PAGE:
United Nations Report Highlights Mass Extinction

In this Friday, March 2, 2018 file photo, keeper Zachariah Mutai attends to Fatu, one of only two female northern white rhinos left in the world, in the pen where she is kept for observation, at the Ol Pejeta Conservancy in Laikipia county in Kenya. According to four new United Nations scientific reports on biodiversity released on Friday, March 23, 2018, Earth is losing plants, animals and clean water at a dramatic rate.
In this Friday, March 2, 2018 file photo, keeper Zachariah Mutai attends to Fatu, one of only two female northern white rhinos left in the world, in the pen where she is kept for observation, at the Ol Pejeta Conservancy in Laikipia county in Kenya. According to four new United Nations scientific reports on biodiversity released on Friday, March 23, 2018, Earth is losing plants, animals and clean water at a dramatic rate. Sunday Alamba / AP Photo
In this Friday, March 2, 2018 file photo, keeper Zachariah Mutai attends to Fatu, one of only two female northern white rhinos left in the world, in the pen where she is kept for observation, at the Ol Pejeta Conservancy in Laikipia county in Kenya. According to four new United Nations scientific reports on biodiversity released on Friday, March 23, 2018, Earth is losing plants, animals and clean water at a dramatic rate.
In this Friday, March 2, 2018 file photo, keeper Zachariah Mutai attends to Fatu, one of only two female northern white rhinos left in the world, in the pen where she is kept for observation, at the Ol Pejeta Conservancy in Laikipia county in Kenya. According to four new United Nations scientific reports on biodiversity released on Friday, March 23, 2018, Earth is losing plants, animals and clean water at a dramatic rate. Sunday Alamba / AP Photo

United Nations Report Highlights Mass Extinction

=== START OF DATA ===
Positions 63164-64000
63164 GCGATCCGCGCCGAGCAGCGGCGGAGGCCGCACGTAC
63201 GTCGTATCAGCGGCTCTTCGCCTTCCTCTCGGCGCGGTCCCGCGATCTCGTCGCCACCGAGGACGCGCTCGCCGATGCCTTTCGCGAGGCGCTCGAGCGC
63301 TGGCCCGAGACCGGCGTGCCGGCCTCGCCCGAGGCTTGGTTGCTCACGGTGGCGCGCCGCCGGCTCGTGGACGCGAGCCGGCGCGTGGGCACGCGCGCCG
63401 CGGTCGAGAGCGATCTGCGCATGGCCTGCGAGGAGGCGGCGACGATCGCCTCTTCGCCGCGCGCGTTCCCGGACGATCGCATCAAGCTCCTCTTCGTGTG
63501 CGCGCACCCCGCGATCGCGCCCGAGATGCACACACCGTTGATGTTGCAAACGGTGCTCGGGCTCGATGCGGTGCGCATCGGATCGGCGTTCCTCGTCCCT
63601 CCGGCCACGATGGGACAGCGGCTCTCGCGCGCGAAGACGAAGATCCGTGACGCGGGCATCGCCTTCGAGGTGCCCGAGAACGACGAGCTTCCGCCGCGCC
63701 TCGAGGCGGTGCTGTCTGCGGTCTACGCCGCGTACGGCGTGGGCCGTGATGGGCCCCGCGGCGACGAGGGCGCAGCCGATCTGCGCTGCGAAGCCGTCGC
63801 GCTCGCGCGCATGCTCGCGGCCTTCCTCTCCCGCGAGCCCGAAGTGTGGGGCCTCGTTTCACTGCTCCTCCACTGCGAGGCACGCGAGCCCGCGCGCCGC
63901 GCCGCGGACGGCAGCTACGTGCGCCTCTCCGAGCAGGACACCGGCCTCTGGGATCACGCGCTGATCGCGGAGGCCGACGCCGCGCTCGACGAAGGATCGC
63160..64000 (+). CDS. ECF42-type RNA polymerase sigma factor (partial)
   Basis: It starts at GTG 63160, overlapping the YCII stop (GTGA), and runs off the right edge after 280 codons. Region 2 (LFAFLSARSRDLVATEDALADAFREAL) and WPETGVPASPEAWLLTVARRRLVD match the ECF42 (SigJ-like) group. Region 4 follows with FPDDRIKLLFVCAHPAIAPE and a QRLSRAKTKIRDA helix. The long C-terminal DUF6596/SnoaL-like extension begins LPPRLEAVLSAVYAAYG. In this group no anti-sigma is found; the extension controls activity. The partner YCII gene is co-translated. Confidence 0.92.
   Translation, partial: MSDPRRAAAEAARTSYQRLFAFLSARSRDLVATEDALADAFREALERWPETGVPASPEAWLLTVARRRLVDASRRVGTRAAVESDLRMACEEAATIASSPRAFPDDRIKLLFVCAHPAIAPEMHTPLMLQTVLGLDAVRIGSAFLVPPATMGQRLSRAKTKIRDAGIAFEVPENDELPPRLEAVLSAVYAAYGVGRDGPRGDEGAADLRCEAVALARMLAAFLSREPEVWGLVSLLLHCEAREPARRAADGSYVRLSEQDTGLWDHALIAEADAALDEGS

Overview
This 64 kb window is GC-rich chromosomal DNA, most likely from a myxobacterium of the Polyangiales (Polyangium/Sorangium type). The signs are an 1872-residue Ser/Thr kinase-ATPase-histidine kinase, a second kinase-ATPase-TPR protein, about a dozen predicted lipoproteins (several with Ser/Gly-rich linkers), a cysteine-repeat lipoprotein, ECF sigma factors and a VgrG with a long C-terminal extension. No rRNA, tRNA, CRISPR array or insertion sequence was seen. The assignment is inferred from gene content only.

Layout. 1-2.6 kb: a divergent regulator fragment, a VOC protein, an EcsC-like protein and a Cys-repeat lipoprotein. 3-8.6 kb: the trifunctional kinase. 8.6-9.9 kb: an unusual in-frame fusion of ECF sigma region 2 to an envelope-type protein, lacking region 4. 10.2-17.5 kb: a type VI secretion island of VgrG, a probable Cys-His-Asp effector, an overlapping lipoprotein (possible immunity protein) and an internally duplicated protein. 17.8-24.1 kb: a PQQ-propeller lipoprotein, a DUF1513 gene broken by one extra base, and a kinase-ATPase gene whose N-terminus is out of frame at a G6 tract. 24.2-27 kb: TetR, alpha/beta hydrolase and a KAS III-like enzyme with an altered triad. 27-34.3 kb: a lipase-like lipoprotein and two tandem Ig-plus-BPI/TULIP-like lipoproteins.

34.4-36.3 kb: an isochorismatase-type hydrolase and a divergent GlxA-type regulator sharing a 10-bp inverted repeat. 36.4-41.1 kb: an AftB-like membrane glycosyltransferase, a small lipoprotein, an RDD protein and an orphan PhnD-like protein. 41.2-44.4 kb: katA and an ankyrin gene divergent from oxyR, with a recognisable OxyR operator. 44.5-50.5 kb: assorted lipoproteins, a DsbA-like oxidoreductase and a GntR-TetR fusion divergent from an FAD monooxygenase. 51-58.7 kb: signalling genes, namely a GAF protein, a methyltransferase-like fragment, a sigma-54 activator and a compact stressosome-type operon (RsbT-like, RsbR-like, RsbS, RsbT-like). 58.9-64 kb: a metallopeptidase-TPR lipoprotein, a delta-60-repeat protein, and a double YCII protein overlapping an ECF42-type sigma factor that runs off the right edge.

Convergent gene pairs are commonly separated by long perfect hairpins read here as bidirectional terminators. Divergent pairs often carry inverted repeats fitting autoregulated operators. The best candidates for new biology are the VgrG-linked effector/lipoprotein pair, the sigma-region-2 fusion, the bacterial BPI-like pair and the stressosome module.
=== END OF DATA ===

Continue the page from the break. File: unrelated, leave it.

Since 1500, at least 680 vertebrate species worldwide have gone extinct — and the situation is only becoming more dire, according to a new United Nations assessment to be published later this year. A summary of the report’s findings was released Monday in Paris. Notably, the report identifies the critical role of indigenous peoples in helping to stop environmental destruction. It also points to the increasing threats to amphibian species, reef-forming corals and marine mammals. “Ecosystems, species, wild populations, local varieties and breeds of domesticated plants and animals are shrinking, deteriorating or vanishing,” said Professor Josef Settele of Germany, who co-chaired the assessment. “This loss is a direct result of human activity and constitutes a direct threat to human well-being in all regions of the world.” The report’s authors also ranked “the five direct drivers of change in nature with the largest relative global impacts so far.” These include changes in land and sea use, direct exploitation of organisms, climate change, pollution and invasive alien species. Joining Worldview to provide additional insight into the report and what it tells us about the world around us is Andrew Wetzler, deputy chief program officer and managing director of the Nature Program at the Natural Resources Defense Council.